The Pick: The Under 38.5

Houston Texans +11 at Los Angeles Rams

One thing we all can agree on is this:  The Houston Texans are pathetic without Deshaun Watson under center.  The Texans options are quarterback are Tom Savage, who’s awful; Josh Johnson, who we vaguely remember as awful and TJ Yates, who is “eh.” It’s not even about the Texans losing their quarterback, the whole organization seems to have lost any inspiration, and that is not ALL on coach Bill O’ Brien.  O’Brien is in the middle of a firestorm that involves his players not being happy with remarks made by the team’s owner.  This is the total opposite of what’s going on in L.A. with the Rams.  For years, the Rams have pretty much been a door-mat in the NFL.  First year coach Sean McVay has transformed this team into the league’s number one scoring offense, averaging 32.9 points per contest.  Houston’s defense may struggle with the Rams’ aerial attack and their run defense will get their best challenge of the season going up against running back Todd Gurley.  Gurley has the fourth most rushing yards in the NFL with 686.  The total balance on offense will be too much for Houston to keep up with for four quarters especially because the Texans offense will most likely throw up uneventful three-and-out drives and turn over the ball at least twice.

The Pick: Rams -11

New Orleans Saints -3 at Buffalo Bills

Buffalo at home is always a tough sell on the sharpest of betters.  The weather is miserable and visiting teams are bored because there is nothing to do there.  This year’s Bills team is in the middle of the debate of “contenders or pretenders” especially after getting smacked up by the Jets on national television last week.  The Bills don’t run the ball exceptionally well but they also don’t throw the ball exceptionally well – but they force the issue with the run as their 250 attempts, with an average of 3.7 yards a carry, prove.  NFL pundits have been drooling over the defense of the New Orleans Saints, saying that this defense is the reason why they have a record of 6-2.  When you look at the numbers though, you ask yourself: Really?  A defense that gives up 4.7 yards a rush and a completion percentage of 60% sounds pretty average. . .even to some below-average. For the Saints though, it’s all about one defensive stat: Points Per Game.  This defense is only allowing teams to average 19 points per contest which goes really well when you have an offense that is constructed so perfectly.  Head coach Sean Payton has leaned on a two-running-back attack where Alvin Kamara and Mark Ingram are relied on heavily throughout the game.  The Saints have an offense that is top ten in rushing and passing and going against the Bills defense on the road will be one of their tougher test this year.  A final score of 27-18 is totally believable in the favor of the Saints.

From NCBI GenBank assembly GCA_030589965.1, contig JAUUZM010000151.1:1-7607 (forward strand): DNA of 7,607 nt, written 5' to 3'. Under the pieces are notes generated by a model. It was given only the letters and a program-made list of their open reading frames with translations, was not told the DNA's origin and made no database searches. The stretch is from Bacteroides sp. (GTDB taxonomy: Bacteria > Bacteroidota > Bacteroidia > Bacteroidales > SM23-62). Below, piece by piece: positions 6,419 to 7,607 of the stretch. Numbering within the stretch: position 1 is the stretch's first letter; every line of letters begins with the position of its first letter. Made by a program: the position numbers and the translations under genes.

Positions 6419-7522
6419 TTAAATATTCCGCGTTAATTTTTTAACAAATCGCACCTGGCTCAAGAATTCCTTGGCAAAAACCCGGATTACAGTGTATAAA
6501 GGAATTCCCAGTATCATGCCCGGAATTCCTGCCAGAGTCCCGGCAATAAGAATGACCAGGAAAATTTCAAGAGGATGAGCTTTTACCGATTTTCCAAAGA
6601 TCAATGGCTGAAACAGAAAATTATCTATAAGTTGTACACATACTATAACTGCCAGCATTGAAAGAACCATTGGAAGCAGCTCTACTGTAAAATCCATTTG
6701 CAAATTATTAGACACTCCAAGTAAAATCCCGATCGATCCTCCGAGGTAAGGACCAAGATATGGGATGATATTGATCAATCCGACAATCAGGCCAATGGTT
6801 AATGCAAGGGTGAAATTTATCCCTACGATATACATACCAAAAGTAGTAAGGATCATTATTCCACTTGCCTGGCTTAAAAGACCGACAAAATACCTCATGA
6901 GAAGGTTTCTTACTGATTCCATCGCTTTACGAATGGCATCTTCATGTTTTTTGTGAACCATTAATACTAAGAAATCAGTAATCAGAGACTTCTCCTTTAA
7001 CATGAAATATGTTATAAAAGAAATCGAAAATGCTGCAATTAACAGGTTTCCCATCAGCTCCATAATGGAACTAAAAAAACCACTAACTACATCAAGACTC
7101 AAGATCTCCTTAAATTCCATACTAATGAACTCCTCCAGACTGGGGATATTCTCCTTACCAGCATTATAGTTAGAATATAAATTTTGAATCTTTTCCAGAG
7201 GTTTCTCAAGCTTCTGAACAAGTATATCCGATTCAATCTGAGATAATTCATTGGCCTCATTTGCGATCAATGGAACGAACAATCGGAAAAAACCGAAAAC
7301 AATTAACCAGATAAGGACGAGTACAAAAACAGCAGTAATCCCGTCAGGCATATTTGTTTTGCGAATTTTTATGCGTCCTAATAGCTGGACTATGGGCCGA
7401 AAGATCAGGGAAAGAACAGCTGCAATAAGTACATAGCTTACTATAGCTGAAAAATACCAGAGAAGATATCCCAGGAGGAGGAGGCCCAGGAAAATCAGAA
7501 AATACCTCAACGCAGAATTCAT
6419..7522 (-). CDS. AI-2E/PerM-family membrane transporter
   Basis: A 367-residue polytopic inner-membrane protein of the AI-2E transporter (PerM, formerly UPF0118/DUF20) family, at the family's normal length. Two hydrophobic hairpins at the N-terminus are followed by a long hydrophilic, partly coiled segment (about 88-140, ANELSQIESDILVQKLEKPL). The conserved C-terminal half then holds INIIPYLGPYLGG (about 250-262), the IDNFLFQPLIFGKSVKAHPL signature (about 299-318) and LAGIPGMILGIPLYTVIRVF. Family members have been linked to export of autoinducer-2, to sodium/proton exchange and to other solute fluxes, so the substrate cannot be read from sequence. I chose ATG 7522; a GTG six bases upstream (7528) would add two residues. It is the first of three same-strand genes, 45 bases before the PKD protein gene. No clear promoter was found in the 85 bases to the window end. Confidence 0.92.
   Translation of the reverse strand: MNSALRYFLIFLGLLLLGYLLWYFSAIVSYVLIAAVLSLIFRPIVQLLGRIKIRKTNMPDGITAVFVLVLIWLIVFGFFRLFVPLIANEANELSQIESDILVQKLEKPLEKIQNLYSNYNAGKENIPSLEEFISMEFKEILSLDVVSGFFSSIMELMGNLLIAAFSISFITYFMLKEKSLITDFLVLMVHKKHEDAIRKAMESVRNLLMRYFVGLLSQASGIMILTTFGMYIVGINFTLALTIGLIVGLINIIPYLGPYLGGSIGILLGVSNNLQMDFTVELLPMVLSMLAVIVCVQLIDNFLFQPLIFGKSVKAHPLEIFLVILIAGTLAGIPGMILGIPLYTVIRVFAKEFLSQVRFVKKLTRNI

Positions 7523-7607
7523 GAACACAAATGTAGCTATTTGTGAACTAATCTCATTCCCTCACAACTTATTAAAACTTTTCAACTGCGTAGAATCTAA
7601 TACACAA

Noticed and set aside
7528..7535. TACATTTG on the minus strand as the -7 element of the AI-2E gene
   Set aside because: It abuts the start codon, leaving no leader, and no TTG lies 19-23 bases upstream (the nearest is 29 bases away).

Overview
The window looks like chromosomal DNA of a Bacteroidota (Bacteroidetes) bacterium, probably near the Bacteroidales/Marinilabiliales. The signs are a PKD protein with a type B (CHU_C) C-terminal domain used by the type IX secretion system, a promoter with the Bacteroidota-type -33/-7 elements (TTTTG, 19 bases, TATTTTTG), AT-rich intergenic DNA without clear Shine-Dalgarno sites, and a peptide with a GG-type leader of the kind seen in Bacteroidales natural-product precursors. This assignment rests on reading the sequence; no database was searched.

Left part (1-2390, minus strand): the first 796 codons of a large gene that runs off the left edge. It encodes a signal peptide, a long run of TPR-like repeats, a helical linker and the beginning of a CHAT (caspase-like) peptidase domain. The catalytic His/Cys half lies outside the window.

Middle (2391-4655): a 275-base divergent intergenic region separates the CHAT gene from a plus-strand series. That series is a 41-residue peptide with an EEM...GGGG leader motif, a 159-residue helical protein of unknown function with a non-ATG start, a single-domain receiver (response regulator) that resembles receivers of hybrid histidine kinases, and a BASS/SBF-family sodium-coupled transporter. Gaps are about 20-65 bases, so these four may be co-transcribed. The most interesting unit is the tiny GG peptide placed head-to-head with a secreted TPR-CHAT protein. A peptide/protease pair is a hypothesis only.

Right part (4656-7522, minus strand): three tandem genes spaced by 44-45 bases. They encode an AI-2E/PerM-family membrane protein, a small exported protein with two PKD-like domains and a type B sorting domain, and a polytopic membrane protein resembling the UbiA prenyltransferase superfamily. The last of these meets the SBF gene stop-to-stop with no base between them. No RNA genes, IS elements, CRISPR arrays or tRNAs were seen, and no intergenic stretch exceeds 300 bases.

The Pick: Saints -3

Good Luck and Wager Wisely

G.W. Gras

Twitter @GeeSteelio

 

Chicago Bears: Mid-Season Report Card

The “Monsters of the Midway” entered the 2017 season knowing it is in the middle of a rebuild.  This isn’t a team that was looking to “tank” though.  The Bears’ rebuild consist of trying to be competitive throughout the season.  It’s a way of “filtering out the excess fat” from their roster.

Quarterback: